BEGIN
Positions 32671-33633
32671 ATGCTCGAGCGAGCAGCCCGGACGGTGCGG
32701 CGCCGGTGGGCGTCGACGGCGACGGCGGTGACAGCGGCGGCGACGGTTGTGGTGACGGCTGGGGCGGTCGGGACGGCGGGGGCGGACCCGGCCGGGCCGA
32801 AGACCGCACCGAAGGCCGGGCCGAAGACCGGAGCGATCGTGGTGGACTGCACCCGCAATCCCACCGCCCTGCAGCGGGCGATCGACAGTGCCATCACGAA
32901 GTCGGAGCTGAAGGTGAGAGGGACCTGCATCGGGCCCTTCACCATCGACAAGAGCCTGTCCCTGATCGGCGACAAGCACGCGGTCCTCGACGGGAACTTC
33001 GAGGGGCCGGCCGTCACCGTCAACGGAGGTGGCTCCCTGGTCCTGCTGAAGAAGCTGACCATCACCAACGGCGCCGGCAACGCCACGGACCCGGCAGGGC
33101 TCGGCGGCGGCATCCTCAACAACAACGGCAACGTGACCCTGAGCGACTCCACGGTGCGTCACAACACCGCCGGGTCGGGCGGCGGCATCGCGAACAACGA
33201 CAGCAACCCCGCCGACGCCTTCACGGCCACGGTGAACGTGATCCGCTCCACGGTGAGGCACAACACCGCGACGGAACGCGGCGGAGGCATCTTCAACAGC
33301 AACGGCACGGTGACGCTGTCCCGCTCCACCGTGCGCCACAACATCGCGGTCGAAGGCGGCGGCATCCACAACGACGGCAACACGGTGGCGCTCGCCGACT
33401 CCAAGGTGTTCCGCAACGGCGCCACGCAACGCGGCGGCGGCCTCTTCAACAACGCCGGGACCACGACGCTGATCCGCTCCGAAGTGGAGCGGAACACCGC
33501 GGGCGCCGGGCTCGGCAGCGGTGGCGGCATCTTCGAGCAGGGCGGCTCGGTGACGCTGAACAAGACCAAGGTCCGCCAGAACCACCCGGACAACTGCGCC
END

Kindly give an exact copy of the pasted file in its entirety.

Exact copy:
Positions 32671-33633
32671 ATGCTCGAGCGAGCAGCCCGGACGGTGCGG
32701 CGCCGGTGGGCGTCGACGGCGACGGCGGTGACAGCGGCGGCGACGGTTGTGGTGACGGCTGGGGCGGTCGGGACGGCGGGGGCGGACCCGGCCGGGCCGA
32801 AGACCGCACCGAAGGCCGGGCCGAAGACCGGAGCGATCGTGGTGGACTGCACCCGCAATCCCACCGCCCTGCAGCGGGCGATCGACAGTGCCATCACGAA
32901 GTCGGAGCTGAAGGTGAGAGGGACCTGCATCGGGCCCTTCACCATCGACAAGAGCCTGTCCCTGATCGGCGACAAGCACGCGGTCCTCGACGGGAACTTC
33001 GAGGGGCCGGCCGTCACCGTCAACGGAGGTGGCTCCCTGGTCCTGCTGAAGAAGCTGACCATCACCAACGGCGCCGGCAACGCCACGGACCCGGCAGGGC
33101 TCGGCGGCGGCATCCTCAACAACAACGGCAACGTGACCCTGAGCGACTCCACGGTGCGTCACAACACCGCCGGGTCGGGCGGCGGCATCGCGAACAACGA
33201 CAGCAACCCCGCCGACGCCTTCACGGCCACGGTGAACGTGATCCGCTCCACGGTGAGGCACAACACCGCGACGGAACGCGGCGGAGGCATCTTCAACAGC
33301 AACGGCACGGTGACGCTGTCCCGCTCCACCGTGCGCCACAACATCGCGGTCGAAGGCGGCGGCATCCACAACGACGGCAACACGGTGGCGCTCGCCGACT
33401 CCAAGGTGTTCCGCAACGGCGCCACGCAACGCGGCGGCGGCCTCTTCAACAACGCCGGGACCACGACGCTGATCCGCTCCGAAGTGGAGCGGAACACCGC
33501 GGGCGCCGGGCTCGGCAGCGGTGGCGGCATCTTCGAGCAGGGCGGCTCGGTGACGCTGAACAAGACCAAGGTCCGCCAGAACCACCCGGACAACTGCGCC